Helen Success: With cuts to the Arts Council Budget where do you see the future of the creative industries, do you think it will get difficult?
Hormazd Narielwalla: Yes but I’m also applying for studios and there are massive waiting lists which tells me that artists are still practicing and working and there is a place for everyone. I think you’ve got to be more aware of where you stand within creative practice and what does your creative practice have to offer? Gone are the days when you’re like Van Gogh, just painting and didn’t sell a single painting in his life, in fact he only sold one. Of course I’m not saying that life without Van Gogh would be simple, thank God for him but his brother funded him and we don’t have that luxury in the society we live in. We’ve got to depend upon scholarships and grants in order for our practice to survive. I think there is funding out there and cutbacks, yes, but there are also opportunities and I think it’s a survival of the fittest. What does your practice have to offer, what are you answering, where do you fit in to the greater picture? And there’s always prostitution because art is prostitution in some sense.
Helen Success: Explain the inspiration behind your vagina and penis works.
Hormazd Narielwalla: The penis works are just simple response to the society we live in. So the idea is the financial mess that we’re left in was basically men who wear expensive suits and think they have big d**ks and have kind of put us in a crisis. It’s not meant to offend people or make references to Robert Mapplethorpe; it’s just something that I got up thinking about one day. I tore strap lines from the Financial Times like: ‘the double life of Derek,’ or ‘growing in greener pastures.’ It’s playful and mischievous and that’s what life is about. The vaginas are really made from women’s lingerie patterns that I was donated from Aura, based in London. I thought it was quite apt to make female anatomy using something that’s so close to female sexuality in a way. They’re called ‘lady gardens’ and I’d never seen a vagina. I started interviewing women on how they would describe their vaginas in an abstract form and they said orchids and flowers and shells and fruit and objects. I then found Georgia O’ Keeffe, who painted huge orchids but they were actually vaginas and Robert Mapplethorpe who photographed orchids, again they had that same sort of resonance. So I did my version using patterns.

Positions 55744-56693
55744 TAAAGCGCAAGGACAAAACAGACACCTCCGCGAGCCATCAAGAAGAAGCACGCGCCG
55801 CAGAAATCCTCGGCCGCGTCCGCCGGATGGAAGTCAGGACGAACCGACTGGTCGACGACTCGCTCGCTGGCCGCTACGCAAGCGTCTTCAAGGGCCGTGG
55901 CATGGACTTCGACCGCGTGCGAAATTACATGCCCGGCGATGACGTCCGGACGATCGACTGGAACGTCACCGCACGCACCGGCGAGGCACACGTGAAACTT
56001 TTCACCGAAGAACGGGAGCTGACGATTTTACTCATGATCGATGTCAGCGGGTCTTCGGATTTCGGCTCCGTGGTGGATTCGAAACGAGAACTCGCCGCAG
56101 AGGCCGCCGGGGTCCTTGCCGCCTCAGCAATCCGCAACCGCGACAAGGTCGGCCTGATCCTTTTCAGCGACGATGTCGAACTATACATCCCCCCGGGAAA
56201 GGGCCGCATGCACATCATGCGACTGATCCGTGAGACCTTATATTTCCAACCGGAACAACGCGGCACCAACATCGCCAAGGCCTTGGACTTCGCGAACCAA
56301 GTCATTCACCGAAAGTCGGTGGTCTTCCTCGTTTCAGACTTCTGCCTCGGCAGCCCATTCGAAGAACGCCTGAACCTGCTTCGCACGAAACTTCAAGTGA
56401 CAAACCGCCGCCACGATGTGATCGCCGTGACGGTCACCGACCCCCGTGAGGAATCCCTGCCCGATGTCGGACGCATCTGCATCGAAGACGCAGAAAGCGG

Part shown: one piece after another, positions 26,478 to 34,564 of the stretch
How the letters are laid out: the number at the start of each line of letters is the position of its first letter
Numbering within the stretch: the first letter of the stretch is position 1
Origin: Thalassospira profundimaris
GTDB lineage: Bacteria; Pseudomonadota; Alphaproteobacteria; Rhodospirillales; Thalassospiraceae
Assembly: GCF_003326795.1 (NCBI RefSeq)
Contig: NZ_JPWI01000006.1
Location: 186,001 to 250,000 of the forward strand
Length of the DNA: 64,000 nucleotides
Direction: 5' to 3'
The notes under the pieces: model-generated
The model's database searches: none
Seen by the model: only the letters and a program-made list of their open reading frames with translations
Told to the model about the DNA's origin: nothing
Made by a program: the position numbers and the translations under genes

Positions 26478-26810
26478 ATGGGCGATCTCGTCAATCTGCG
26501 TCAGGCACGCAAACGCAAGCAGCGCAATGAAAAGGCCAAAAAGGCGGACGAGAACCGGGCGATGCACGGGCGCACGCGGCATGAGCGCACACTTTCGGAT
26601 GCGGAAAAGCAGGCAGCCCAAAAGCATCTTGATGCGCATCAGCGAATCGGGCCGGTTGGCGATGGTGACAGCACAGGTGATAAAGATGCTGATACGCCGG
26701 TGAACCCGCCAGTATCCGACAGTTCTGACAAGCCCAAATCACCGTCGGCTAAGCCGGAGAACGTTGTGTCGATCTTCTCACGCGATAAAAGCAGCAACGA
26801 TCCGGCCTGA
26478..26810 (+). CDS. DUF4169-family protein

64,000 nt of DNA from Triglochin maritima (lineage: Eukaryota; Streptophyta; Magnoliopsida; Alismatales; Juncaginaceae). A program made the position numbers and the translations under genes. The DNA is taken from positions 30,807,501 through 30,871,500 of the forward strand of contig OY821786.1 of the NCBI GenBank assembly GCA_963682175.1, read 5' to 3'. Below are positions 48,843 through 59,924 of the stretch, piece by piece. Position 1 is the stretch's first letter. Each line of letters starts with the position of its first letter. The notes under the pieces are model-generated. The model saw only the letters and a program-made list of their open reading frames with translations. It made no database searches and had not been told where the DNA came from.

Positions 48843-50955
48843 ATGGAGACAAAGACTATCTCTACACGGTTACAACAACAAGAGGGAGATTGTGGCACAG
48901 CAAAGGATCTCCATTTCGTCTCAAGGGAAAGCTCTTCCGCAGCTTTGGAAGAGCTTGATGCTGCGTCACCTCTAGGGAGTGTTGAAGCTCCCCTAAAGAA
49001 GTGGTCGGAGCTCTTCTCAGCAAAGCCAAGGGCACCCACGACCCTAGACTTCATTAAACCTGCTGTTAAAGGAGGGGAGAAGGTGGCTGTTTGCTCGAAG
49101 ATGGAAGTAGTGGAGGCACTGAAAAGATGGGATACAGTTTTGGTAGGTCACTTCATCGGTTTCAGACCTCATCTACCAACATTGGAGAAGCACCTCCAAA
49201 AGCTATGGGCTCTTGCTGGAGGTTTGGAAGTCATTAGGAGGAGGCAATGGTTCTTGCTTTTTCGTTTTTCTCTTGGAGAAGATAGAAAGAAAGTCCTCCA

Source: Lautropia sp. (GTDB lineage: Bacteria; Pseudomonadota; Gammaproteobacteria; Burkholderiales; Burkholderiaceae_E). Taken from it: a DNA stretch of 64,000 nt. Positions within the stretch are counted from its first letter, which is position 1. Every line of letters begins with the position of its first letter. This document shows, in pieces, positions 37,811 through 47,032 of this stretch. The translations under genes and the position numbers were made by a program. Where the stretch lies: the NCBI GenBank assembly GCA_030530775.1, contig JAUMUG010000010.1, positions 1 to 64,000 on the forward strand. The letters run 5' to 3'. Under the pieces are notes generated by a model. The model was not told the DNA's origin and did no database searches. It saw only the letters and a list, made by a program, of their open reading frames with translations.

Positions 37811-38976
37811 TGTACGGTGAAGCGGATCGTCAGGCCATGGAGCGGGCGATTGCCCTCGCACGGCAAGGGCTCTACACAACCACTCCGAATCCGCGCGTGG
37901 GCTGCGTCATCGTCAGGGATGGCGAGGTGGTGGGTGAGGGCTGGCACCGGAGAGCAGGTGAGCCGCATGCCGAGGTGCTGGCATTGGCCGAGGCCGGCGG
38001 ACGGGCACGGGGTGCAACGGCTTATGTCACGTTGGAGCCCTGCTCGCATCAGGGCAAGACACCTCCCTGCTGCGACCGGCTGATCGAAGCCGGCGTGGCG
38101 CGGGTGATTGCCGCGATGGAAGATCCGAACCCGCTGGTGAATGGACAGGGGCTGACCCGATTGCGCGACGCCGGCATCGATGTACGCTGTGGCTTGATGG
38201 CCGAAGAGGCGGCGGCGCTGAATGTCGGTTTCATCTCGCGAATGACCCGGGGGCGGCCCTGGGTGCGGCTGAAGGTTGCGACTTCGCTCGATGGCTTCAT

Helen Success: Aside from your residency on Savile Row where else have you exhibited your work?
Hormazd Narielwalla: I’ve exhibited in Sweden and Greece, Australia at the Royal Melbourne Institute of Technology and Scope in New York in the Lincoln Centre. With Paul Smith, with London College of Fashion and the Sheridan design agencies sponsored a show this year. At the Shop at Bluebird [in Chelsea], I exhibited some work at Beams in Japan and now I have a show coming up at the Long White Cloud.
Helen Success: Are any of your works your favourite?
Hormazd Narielwalla: The skull because it was the first move into three dimension for me, which made sense because patterns are made a flat draft that move into third dimension. It’s just a response that I made when I acquired a lot of dead men’s patterns earlier this year and I think they’re very effective. It was quite thrilling when the CEO of saatchi.com bought one.
Click here to visit Hormazd Narielwalla’s website and view more of his work.